Nebraska: "Flat Water"

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When you hear the name "Nebraska", the first thing you think of is probably "corn" and "cornhuskers", at least that was what always passed through my mind.

No longer.  Now having come roughly halfway across this long (430 miles) state and finding myself in Central City, I have gained a keen (I would even say "palpable") sense that it means "flat river".  That's because, from one end to the other, I'm following Route 30 / Lincoln Highway, and it was easy for the surveyors who laid out the Lincoln Highway (our nation's first transcontinental road) to follow the Platte River.  You guessed it, which I also did long ago, that "platte" is French for "flat", and that decidedly is what this river is all about:  flat, flat, flat.

That's why it meanders about across the state, breaking up into different channels and side waters.  There's an old folk saying that the Platte River is a mile wide and an inch deep, which accounts for the strange, flat bottomed boats with airplane engines mounted on them that people have to skim across the surface of the river with its shallow, sandy bottom, somewhat in the manner of the airboats in the Everglades.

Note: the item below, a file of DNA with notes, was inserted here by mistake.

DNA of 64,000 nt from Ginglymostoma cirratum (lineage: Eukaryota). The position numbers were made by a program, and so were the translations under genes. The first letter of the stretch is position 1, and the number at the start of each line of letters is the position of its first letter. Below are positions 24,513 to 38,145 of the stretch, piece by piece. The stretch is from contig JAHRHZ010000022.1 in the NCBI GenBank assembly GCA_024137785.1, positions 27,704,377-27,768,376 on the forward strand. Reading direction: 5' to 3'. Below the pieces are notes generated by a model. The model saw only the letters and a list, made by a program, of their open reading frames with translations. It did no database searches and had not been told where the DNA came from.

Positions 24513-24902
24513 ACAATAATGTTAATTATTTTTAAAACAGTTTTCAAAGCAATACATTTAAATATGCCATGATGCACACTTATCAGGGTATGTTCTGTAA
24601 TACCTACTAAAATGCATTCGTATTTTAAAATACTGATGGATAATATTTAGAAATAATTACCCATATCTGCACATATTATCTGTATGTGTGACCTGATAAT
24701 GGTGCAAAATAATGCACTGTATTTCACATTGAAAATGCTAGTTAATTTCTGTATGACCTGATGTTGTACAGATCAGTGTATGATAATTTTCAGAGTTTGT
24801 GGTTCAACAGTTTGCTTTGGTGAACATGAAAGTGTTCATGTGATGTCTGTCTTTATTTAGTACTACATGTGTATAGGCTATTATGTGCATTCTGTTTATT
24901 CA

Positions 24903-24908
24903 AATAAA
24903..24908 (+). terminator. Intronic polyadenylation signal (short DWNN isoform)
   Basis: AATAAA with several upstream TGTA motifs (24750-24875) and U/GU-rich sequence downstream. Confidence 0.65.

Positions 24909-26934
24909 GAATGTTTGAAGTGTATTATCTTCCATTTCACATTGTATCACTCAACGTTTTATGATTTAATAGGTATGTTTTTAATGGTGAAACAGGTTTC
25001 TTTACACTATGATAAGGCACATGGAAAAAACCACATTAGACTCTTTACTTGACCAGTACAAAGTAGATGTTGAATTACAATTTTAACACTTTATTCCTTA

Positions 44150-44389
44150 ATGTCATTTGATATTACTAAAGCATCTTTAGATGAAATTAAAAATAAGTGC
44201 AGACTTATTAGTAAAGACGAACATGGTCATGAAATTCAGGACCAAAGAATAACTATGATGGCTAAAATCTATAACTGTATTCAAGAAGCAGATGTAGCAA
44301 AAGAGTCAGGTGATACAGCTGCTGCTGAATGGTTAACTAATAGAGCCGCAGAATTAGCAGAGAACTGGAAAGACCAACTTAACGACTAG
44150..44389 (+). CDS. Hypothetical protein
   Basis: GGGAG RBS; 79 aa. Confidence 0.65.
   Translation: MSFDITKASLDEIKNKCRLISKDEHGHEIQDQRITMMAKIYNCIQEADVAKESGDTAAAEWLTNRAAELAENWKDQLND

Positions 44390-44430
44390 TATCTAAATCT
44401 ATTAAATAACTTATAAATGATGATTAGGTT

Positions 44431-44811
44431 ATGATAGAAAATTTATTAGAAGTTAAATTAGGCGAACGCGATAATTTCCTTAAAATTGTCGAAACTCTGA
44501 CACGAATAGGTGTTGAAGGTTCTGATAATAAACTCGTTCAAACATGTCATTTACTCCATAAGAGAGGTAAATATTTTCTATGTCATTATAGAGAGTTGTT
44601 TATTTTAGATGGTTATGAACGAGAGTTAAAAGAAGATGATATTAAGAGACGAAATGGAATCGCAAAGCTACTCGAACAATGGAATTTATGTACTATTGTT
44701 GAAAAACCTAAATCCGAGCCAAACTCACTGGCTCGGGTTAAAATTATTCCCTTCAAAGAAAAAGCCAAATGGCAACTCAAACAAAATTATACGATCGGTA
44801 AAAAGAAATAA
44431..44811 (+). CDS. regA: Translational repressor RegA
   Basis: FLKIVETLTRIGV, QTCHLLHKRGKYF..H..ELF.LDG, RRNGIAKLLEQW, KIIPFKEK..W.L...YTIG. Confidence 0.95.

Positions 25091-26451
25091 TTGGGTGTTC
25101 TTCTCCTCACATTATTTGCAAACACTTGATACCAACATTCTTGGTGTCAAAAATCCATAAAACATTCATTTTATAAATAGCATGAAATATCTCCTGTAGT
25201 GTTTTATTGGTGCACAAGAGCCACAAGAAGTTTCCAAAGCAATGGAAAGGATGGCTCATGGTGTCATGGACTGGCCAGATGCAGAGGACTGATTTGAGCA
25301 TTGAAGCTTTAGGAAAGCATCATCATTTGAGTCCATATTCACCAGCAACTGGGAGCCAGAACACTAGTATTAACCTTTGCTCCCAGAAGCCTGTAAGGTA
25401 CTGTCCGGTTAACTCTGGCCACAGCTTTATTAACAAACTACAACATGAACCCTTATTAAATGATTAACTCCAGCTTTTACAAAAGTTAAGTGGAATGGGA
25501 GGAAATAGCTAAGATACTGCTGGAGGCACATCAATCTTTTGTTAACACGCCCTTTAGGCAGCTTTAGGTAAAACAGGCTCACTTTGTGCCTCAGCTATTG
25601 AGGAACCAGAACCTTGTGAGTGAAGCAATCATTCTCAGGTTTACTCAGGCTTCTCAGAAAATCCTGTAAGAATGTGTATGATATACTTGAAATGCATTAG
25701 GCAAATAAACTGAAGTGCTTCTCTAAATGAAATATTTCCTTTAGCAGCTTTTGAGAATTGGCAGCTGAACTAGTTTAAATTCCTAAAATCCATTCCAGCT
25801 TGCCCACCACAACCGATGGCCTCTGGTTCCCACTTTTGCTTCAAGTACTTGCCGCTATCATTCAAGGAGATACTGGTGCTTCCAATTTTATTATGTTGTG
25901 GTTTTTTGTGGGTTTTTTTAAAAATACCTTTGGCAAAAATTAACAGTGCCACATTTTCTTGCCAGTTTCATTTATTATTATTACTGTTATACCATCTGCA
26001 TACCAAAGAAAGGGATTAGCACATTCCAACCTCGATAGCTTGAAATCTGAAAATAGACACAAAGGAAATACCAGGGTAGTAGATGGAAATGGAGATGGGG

Nebraskier ("Flat Water") — that's exactly how around 1714 French fur trappers and explorers transcribed the name given to the river by the Otoe people, which the French translated as "rivière platte".

Also living around here were the Pawnee, and I was privileged to have the opportunity to run along the Dark Island Trail which passed by their tribal ceremonial grounds.  Following that trail, I crossed the Platte on the 1,072-foot long, old wooden Bader Bridge, which is breathtakingly full of character:

Dark Island Trail Is A Beautiful Bridge Hike In Nebraska

Other notable trails that historically passed through this area are the Oregon, California, Mormon, and Bozeman trails.  When I am in Grand Island, I will run through the winter stopover of the Mormon people as they headed to the west.
Henceforth, whenever I see or say the name "Nebraska", I will have visions of a shimmering expanse of water flowing from the western end of the state all the way to Omaha ([actually Umoⁿhoⁿ or Umaⁿhaⁿ] in the Omaha language means "Upstream People" or "Against the Current" [source]], where its waters join the Missouri, which enters the mighty Mississippi at St. Louis, five hundred miles to the southeast.

Selected readings


  1. Jason M said,

    June 9, 2024 @ 10:03 am

    Pick up Willa Cather’s My Antonia (or read on iPad like me) while you’re there!

  2. mg said,

    June 9, 2024 @ 1:59 pm